Friday, January 20, 2012

Mid-Winter 2012 Temperature Update: Heat Records Crushing Cold Records by Over 6 to 1

At the midpoint of meteorological winter (December-February), new high temperature records are outnumbering low temperature records in the U.S. by a ratio of 6.2 to 1, according to preliminary reports from the National Climatic Data Center. Thanks to an incredible ratio of nearly 34 to 1 in the first half of January, the seasonal ratio is the highest since the over 11 to 1 value last summer. The total count of 2545 new heat records for the first 6 weeks for winter outnumbers the total cold records in the last 6 months of 2011.

The preliminary analysis from NOAA/NCEP data for December 1-January 16 shows the warmest temperatures relative to average (as much as 8°C above) in western Canada, extending southeastward across most of the U.S. The only area in the country with substantially below-average temperatures includes New Mexico and southwestern Texas.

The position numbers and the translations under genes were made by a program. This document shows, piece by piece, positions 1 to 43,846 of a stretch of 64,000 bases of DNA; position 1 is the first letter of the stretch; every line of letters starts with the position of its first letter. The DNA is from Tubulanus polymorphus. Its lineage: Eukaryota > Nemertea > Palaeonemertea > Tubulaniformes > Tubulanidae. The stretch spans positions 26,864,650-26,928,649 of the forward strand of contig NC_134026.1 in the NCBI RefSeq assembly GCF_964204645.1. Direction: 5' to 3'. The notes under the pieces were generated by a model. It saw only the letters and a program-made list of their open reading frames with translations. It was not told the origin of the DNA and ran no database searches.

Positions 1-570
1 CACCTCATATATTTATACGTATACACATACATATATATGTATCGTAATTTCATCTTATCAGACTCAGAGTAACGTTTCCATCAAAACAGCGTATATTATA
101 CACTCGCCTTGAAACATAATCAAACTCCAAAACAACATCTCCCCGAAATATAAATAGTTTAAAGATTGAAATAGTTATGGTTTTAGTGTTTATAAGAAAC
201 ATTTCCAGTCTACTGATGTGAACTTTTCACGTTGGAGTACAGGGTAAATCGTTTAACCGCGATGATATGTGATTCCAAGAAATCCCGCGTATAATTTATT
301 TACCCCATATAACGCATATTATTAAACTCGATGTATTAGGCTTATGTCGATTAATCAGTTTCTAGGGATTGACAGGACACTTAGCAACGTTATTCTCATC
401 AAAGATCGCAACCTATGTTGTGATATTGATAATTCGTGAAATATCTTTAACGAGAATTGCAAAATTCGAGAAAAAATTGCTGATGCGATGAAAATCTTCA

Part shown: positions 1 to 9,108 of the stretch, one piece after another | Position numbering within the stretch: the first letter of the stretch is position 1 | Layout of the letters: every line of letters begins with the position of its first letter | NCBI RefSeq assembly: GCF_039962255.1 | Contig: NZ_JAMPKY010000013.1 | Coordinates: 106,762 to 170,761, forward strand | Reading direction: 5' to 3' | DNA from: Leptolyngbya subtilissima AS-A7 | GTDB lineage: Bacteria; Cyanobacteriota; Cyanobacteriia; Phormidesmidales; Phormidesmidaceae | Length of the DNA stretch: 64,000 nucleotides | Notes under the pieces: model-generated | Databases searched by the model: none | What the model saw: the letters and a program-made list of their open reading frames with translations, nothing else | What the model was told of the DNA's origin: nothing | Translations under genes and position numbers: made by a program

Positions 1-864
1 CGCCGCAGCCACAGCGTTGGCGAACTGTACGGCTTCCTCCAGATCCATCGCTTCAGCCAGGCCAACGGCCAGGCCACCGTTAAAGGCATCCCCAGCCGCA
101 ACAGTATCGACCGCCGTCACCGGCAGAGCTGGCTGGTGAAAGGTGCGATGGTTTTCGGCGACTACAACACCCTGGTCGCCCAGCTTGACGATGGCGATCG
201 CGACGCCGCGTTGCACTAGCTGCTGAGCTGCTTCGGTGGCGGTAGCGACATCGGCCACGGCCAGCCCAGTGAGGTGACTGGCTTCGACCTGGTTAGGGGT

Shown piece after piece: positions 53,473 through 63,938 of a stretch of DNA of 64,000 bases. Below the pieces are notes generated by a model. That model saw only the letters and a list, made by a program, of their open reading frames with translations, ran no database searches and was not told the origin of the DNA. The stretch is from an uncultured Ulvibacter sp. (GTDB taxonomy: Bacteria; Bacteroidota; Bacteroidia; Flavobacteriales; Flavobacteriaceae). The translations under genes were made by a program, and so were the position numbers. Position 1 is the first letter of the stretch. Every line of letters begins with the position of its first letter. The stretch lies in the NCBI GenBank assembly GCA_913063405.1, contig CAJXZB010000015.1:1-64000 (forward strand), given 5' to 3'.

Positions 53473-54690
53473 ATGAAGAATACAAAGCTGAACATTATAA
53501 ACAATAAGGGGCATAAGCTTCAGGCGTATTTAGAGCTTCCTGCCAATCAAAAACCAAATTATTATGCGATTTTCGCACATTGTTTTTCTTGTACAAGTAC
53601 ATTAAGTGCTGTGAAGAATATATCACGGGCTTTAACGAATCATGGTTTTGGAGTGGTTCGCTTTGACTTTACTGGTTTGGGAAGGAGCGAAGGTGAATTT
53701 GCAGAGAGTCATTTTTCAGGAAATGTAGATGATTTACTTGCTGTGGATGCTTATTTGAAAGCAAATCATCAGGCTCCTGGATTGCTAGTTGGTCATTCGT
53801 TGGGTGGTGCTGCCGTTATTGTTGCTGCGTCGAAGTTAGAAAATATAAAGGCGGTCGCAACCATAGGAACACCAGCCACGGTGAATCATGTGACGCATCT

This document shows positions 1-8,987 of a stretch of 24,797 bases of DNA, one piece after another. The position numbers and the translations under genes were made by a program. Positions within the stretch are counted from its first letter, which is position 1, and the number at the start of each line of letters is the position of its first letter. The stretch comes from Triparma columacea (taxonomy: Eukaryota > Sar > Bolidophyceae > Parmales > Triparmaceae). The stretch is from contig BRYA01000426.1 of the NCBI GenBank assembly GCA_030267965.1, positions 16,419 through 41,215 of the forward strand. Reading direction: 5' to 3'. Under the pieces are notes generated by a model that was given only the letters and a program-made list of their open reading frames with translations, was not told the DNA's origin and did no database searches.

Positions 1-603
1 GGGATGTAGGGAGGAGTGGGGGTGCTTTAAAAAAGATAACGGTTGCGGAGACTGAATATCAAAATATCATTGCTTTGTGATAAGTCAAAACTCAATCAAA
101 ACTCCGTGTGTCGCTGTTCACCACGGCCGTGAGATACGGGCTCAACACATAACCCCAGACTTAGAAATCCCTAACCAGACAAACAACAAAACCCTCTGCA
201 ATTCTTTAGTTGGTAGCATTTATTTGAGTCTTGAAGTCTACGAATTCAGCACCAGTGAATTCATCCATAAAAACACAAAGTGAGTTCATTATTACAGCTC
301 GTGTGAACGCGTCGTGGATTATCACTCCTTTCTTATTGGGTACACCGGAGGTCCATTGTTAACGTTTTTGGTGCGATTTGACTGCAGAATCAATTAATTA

Images (click to enlarge):
- Monthly ratio of daily high temperature to low temperature records set in the U.S. for December 2010 through January 16, 2012, seasonal ratio for summer and fall 2011, winter 2011-2012 to date, and annual ratio for 2011 and 2010;
- U.S. temperature departure from climatological average, December 1, 2011 to January 16, 2012
CapitalClimate chart from NOAA/NCDC data, background image © Kevin Ambrose ( Includes historical daily observations archived in NCDC's Cooperative Summary of the Day data set and preliminary reports from Cooperative Observers and First Order National Weather Service stations. All stations have a Period of Record of at least 30 years.
U.S. average temperature map from NOAA/NCEP via ESRL

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